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It is high time that laymen abandoned the misleading belief that scientific enquiry is a cold dispassionate enterprise, bleached of imaginative qualities, and that a scientist is a man who turns the handle of discovery; for at every level of endeavour scientific research is a passionate undertaking and the Promotion of Natural Knowledge depends above all on a sortee into what can be imagined but is not yet known.
The Times Literary Supplement (London), 1963 October 25 (p. 850)
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It is said that the composing of the Lilavati was occasioned by the following circumstance. Lilavati was the name of the author’s daughter, concerning whom it appeared, from the qualities of the ascendant at her birth, that she was destined to pass her life unmarried, and to remain without children. The father ascertained a lucky hour for contracting her in marriage, that she might be firmly connected and have children. It is said that when that hour approached, he brought his daughter and his intended son near him. He left the hour cup on the vessel of water and kept in attendance a time-knowing astrologer, in order that when the cup should subside in the water, those two precious jewels should be united. But, as the intended arrangement was not according to destiny, it happened that the girl, from a curiosity natural to children, looked into the cup, to observe the water coming in at the hole, when by chance a pearl separated from her bridal dress, fell into the cup, and, rolling down to the hole, stopped the influx of water. So the astrologer waited in expectation of the promised hour. When the operation of the cup had thus been delayed beyond all moderate time, the father was in consternation, and examining, he found that a small pearl had stopped the course of the water, and that the long-expected hour was passed. In short, the father, thus disappointed, said to his unfortunate daughter, I will write a book of your name, which shall remain to the latest times—for a good name is a second life, and the ground-work of eternal existence.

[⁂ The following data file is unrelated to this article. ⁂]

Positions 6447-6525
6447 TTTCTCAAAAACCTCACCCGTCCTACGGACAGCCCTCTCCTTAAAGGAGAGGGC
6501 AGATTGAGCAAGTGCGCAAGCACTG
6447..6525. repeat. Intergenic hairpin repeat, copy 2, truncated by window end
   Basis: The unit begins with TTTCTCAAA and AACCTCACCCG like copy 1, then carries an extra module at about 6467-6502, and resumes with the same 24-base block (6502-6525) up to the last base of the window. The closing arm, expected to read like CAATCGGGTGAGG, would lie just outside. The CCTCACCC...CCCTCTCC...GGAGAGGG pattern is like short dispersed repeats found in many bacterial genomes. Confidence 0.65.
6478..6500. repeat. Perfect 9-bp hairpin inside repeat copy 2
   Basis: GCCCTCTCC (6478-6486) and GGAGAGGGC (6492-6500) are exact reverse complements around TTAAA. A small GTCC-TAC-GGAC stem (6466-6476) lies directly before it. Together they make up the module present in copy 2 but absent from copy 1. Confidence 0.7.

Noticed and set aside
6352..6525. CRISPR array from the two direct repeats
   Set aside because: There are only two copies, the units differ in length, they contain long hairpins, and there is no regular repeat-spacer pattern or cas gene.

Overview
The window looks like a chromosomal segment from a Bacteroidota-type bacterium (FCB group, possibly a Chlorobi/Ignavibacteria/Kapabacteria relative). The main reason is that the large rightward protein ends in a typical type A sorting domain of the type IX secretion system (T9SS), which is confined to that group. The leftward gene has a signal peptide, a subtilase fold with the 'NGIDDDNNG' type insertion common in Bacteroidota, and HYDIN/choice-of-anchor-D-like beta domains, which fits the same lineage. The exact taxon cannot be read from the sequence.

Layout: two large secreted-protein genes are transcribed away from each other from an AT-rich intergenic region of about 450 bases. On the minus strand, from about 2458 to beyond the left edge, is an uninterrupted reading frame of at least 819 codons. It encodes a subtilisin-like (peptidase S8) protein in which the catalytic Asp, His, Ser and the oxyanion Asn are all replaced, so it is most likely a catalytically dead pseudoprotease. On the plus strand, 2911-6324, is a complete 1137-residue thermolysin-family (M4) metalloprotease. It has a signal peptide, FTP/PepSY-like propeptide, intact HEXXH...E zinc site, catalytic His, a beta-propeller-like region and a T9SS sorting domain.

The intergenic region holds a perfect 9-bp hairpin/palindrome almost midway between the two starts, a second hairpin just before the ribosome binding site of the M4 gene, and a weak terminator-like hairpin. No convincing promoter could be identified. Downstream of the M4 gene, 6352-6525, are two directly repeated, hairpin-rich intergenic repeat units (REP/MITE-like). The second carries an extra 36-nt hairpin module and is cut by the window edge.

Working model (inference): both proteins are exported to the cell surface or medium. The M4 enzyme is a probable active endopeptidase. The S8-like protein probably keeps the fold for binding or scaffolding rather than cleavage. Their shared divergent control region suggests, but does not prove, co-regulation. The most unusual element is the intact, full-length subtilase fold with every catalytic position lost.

In Preface to the Persian translation of the Lilavati by Faizi (1587), itself translated into English by Strachey and quoted in John Taylor (trans.) Lilawati, or, A Treatise on Arithmetic and Geometry by Bhascara Acharya (1816), Introduction, 3. [The Lilavati is the 12th century treatise on mathematics by Indian mathematician, Bhaskara Acharya, born 1114.]